"But now you must compete with the court," I said. "With thousands of beautiful ladies and with all the demands on his time. This is no enchanted idyll, but real life, messy and complicated and prone to sully the most wonderful memories. And you wonder if there will be anything left once you have left that underworld and walk again beneath the sun."

"Can there be?" she asked.

"I think so," I said honestly. "But then I think that enchantments are wrought. Beautiful moments come because we strive for them and learn to make them, because we cultivate them as a musician cultivates his skill or a writer his words or a Hussar his lethal art. It is the marriage of craft and inspiration that gives us timeless beauty. Whether he will love you forever, or you shall love him, I do not know. But I know that an idyll such as you describe was created. He created it for you. He is very adept at seeing how to give someone pleasure or how to manipulate their feelings into gratitude and delight. In many ways that is his gift, and he has never had any other."

Maria frowned. "How well you know him!"

"I have known many who were devoted to him for a long time," I said, which was no more and no less than the truth. "And I have willingly placed myself at his service." I might as well say that. She would guess it soon enough, and I thought Maria valued honesty.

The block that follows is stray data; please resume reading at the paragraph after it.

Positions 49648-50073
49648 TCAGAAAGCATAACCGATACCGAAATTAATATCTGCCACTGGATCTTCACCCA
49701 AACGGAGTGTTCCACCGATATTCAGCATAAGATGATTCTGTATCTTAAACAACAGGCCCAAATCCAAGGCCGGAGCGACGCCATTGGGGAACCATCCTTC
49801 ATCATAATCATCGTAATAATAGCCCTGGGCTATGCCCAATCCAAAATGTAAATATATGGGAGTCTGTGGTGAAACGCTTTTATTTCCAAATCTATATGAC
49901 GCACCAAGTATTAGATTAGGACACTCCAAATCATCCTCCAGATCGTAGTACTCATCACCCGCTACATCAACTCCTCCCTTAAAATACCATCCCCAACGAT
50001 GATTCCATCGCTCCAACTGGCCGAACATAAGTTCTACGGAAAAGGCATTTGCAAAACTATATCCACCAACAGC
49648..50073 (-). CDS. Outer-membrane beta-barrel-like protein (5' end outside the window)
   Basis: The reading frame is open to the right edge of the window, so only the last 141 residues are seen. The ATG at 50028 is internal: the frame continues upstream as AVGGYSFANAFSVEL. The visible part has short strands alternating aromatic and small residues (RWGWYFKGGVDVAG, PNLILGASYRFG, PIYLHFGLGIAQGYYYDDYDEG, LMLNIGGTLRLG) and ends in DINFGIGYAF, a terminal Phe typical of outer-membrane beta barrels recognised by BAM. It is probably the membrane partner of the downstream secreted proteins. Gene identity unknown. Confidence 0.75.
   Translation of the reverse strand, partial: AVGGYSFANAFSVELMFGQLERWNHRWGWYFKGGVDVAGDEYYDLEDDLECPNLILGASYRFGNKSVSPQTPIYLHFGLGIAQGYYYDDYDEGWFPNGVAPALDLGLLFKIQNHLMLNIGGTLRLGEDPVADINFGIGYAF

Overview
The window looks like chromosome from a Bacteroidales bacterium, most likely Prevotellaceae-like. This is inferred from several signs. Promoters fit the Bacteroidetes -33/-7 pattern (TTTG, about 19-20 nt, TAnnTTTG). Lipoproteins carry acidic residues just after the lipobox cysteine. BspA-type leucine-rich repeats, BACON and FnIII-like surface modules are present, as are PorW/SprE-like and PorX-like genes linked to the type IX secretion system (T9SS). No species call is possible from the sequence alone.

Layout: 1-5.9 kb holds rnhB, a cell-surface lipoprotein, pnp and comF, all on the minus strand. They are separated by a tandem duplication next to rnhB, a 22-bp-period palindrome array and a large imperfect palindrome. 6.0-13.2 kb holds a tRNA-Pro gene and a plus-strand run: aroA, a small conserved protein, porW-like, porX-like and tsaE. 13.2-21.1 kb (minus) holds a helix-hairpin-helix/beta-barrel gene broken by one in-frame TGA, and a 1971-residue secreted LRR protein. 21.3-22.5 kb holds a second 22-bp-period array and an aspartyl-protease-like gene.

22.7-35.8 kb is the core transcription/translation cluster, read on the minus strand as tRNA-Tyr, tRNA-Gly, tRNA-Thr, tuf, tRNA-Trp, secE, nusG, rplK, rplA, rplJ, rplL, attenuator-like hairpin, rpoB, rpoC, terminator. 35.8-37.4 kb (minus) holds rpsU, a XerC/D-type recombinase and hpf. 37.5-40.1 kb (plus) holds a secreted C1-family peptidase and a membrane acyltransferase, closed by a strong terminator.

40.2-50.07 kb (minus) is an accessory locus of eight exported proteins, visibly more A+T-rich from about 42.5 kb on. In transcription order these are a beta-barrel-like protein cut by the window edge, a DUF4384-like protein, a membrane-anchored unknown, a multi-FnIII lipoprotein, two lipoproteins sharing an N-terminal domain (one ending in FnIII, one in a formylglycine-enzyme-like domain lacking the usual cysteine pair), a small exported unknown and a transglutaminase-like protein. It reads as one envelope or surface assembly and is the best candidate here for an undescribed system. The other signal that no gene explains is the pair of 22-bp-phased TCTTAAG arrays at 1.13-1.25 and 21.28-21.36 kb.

She nodded slowly. "And you say that he loves me?"

"I think he is just as nervous about seeing you as you are about seeing him," I said. "I think he is afraid that all will be changed and you will not love him now, that he will think he was mistaken about you and that everything between you will have vanished like last year's snow. I do not think this requires fates or God or Poland in it. I think that is what lovers think when they have been apart and fear that their beloved has changed." I smiled at her. "I think you are very ordinary."

"He sent a note when I arrived, but he did not ask me to come to him."

"If you came to the Tuileries it would be nothing but gossip," I said. "It is not like Finkelstein Castle, believe me! Everyone in Paris would know you were there and how long you stayed and what you wore and what you said to one another and what the sheets looked like after."

Maria colored.

"He will come here tomorrow night, when you have had a chance to settle into your house and put your things away and have a good night's sleep that is not in an inn. That is how it is done. To stand on the steps like a schoolboy would embarrass you and also be unkind." I looked about the foyer. "And so the enchantment is yours. This is your stage but only you can make the scene."

"I see," she said seriously, and I thought she did.


( 4 comments — Leave a comment )
Dec. 4th, 2014 12:12 am (UTC)
I love this piece.
Dec. 4th, 2014 01:38 pm (UTC)
Thank you!
(Deleted comment)
Dec. 8th, 2014 05:52 pm (UTC)
Oh good! That was meant to be like Lydias. Elza is so much the same person in many ways, and in this book she's trending toward Lydias, if that makes sense. To choose to be one's best self.
( 4 comments — Leave a comment )